The Best Game Plan for your internet Marketing Business

Does your game plan keep disappearing from day to day, and getting replaced with the latest trick? Here are some common lies that are being promoted on the internet. Do you believe this internal dialogue?

“The best marketing plan for my business is one that gets me lots of followers on Facebook”

(next)

“The best marketing plan for my business is one that brings me traffic.”

Okay. That’s a good start. Let’s go on.

“The Best Marketing plan for my business is one that actually makes me sales, already!!

…you’re getting warm…

“The Best Marketing plan for my business is one the makes me Money, for crying out loud!

Partially true…read on…

The Best Marketing plan for my business is the one that actually makes me a profit…

…you’re almost there…

“Sue, what are you talking about? You don’t think it’s important that I make a profit”?

Let me explain–

If you get lots of people who:

  • like your product,
  • follow you on Facebook, Twitter Instagram…everything
  • and who visit your website

and who even buy from you
but
what you spend in:

  • advertising
  • webhosting
  • software
  • “opportunities”
    and other expenses—-if those expenses are deducted, and they actually DO bring you a profit, then you still have some math to do…because…

it really isn’t profit if your time isn’t paid for.

So. Let’s say that you make 25,000 a year in PURE PROFIT.
Let me ask you something….is the time you invested in making that money worth more than minimum wage? Because, if it is, then you didn’t even make that.

See, a lot of marketers are very good at bookkeeping, but they live in this carrot-on-the stick fantasy world.

They may not measure their success (like so many marketers do) in terms of social media activity, traffic or even sales, because they have been around the block, so to speak, and they have learned that it isn’t what you make, it’s what you keep (after buying leads, paying for ads, etceters.)

But one thing that almost every marketer struggles with is putting value on their time.

A lot of marketers are retired, on disablility, or just self-employed. So they don’t figure in the value of their time, because they just think, I’m not doing anything else with my time right now.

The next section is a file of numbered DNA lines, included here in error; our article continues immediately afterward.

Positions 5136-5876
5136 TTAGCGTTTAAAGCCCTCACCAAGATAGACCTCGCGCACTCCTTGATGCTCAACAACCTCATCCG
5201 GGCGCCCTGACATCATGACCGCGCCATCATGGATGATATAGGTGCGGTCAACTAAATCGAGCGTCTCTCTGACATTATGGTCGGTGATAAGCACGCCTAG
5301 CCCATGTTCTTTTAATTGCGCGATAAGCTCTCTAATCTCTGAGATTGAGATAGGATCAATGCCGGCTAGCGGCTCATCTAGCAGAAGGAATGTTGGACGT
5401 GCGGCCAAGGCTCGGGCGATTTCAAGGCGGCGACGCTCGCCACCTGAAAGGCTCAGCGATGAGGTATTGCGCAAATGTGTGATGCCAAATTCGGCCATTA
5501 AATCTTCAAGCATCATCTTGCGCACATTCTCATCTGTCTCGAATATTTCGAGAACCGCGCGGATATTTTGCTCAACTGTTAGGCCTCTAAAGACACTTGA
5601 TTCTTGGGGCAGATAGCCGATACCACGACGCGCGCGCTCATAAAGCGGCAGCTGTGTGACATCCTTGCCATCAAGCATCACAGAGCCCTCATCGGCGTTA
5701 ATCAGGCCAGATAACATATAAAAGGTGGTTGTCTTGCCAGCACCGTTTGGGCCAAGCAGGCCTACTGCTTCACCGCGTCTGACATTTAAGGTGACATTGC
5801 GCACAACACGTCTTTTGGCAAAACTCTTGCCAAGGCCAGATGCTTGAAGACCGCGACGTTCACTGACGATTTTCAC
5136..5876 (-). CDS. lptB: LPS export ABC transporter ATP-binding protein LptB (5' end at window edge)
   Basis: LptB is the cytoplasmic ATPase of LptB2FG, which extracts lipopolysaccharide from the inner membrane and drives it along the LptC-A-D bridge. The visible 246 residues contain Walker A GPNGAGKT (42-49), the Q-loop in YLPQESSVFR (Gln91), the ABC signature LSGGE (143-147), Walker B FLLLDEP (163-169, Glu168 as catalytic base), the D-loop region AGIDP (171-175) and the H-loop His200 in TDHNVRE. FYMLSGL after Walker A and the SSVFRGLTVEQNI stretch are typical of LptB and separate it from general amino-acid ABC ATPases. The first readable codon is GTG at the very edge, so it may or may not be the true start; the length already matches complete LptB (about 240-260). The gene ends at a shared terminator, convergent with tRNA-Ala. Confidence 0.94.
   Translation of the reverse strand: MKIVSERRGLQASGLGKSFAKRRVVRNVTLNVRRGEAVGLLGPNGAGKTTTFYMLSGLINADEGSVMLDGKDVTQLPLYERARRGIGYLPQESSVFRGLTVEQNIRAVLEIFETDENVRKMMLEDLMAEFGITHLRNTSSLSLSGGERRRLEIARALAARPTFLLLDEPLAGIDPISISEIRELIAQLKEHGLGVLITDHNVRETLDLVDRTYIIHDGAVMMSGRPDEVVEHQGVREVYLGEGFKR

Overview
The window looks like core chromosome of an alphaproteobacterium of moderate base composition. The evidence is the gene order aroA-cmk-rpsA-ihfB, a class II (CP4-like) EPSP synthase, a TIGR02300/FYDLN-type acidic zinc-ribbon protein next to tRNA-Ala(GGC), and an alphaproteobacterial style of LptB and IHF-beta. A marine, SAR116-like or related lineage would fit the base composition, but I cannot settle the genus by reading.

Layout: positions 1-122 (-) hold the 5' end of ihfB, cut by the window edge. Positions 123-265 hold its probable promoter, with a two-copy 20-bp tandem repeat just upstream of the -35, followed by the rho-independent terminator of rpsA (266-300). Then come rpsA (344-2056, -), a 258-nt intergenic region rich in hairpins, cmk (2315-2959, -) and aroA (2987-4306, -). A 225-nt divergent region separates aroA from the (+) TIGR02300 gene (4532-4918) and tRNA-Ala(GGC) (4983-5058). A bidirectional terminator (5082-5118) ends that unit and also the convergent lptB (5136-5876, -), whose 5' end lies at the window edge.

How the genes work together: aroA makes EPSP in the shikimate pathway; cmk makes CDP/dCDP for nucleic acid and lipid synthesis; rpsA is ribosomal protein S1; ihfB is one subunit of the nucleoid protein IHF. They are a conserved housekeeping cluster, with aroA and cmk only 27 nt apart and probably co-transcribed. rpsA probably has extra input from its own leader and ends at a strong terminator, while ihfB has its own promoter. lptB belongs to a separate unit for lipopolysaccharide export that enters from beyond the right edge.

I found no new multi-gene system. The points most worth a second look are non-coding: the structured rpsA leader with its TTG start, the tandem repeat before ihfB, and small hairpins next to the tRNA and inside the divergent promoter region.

But time always has value, no matter how much of it you think that you have.
We would never hear of someone underselling their product because they have too much money on their hands. Yet marketers consistently undersell their product because they don’t factor in the value of their time, when they go to price their product.

You need to see the value of your time the way that a physical shop owner would price his “overhead”. You may not have the mortgage, lights and gas to pay on a separate building, you may not have inventory to account for, but you can be sure, if you are an internet marketer, you spend plenty time on your business each week.

And what a lot of marketers fail to do is to track the time they actually spend on their business, not taking into account basic things like creating a post, checking their stats, ect. All of these tasks are YOUR TIME that you are INVESTING in your business. You need to account for that when you figure out your profit margin.

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How to Write a great informational product.

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This post is a follow-up to “The Value of the Bonus

Reader, did you ever create a digital “how to ” product, and then cringe when someone bought it?

Did you get really excited at your first sale or, instead, did you find yourself worrying at night with your conscience bothering. Wondering

Did they like it?

Did they already know this stuff?

Will they really find it useful? and

Was it enough?

The good news is, if you were at least a little bit conscientious and nervous, it’s a sign you  care.

Still, if you think that your “how to” info product could teach more, inspire more, and be more, than you owe it to yourself to check out my tutorial

How to create and sell training material that Wows your audience.

In it, I’ll teach you:

How to research your target audience’s needs

How to customize your product to reach a variety of audience’s different educational needs

How to ensure that your customer is buying the right product for his or her level of knowledge.

and,

How to evaluate the price of your product

While I can’t teach you the specifics about your particular genre of education, you will come away knowing how to present your product in the best possible light, without misrepresenting.

It’s time to learn how to under-promise and over-deliver

Sign up for details


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